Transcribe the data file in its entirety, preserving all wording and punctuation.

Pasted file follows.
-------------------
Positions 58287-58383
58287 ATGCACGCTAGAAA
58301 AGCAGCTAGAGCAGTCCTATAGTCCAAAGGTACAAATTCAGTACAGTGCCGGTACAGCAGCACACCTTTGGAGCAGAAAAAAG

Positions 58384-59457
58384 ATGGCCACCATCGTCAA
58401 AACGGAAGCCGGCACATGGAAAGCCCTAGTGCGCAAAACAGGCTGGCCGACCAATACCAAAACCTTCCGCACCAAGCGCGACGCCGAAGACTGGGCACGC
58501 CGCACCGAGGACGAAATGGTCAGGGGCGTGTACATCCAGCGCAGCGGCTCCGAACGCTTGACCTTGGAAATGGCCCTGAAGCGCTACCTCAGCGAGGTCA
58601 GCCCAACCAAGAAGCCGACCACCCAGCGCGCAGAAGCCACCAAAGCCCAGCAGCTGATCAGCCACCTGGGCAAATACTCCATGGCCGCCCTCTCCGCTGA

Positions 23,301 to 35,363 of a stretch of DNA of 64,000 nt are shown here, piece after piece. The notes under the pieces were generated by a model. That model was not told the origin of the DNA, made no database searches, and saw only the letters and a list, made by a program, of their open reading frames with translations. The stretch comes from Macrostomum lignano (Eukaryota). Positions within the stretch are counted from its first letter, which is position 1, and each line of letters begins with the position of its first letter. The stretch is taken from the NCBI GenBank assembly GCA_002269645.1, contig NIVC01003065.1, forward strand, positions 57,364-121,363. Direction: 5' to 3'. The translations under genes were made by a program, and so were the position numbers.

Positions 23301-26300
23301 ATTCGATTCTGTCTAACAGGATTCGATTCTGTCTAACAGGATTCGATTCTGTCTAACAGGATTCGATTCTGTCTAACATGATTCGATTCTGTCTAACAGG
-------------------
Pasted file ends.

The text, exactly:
Positions 58287-58383
58287 ATGCACGCTAGAAA
58301 AGCAGCTAGAGCAGTCCTATAGTCCAAAGGTACAAATTCAGTACAGTGCCGGTACAGCAGCACACCTTTGGAGCAGAAAAAAG

Positions 58384-59457
58384 ATGGCCACCATCGTCAA
58401 AACGGAAGCCGGCACATGGAAAGCCCTAGTGCGCAAAACAGGCTGGCCGACCAATACCAAAACCTTCCGCACCAAGCGCGACGCCGAAGACTGGGCACGC
58501 CGCACCGAGGACGAAATGGTCAGGGGCGTGTACATCCAGCGCAGCGGCTCCGAACGCTTGACCTTGGAAATGGCCCTGAAGCGCTACCTCAGCGAGGTCA
58601 GCCCAACCAAGAAGCCGACCACCCAGCGCGCAGAAGCCACCAAAGCCCAGCAGCTGATCAGCCACCTGGGCAAATACTCCATGGCCGCCCTCTCCGCTGA

Positions 23,301 to 35,363 of a stretch of DNA of 64,000 nt are shown here, piece after piece. The notes under the pieces were generated by a model. That model was not told the origin of the DNA, made no database searches, and saw only the letters and a list, made by a program, of their open reading frames with translations. The stretch comes from Macrostomum lignano (Eukaryota). Positions within the stretch are counted from its first letter, which is position 1, and each line of letters begins with the position of its first letter. The stretch is taken from the NCBI GenBank assembly GCA_002269645.1, contig NIVC01003065.1, forward strand, positions 57,364-121,363. Direction: 5' to 3'. The translations under genes were made by a program, and so were the position numbers.

Positions 23301-26300
23301 ATTCGATTCTGTCTAACAGGATTCGATTCTGTCTAACAGGATTCGATTCTGTCTAACAGGATTCGATTCTGTCTAACATGATTCGATTCTGTCTAACAGG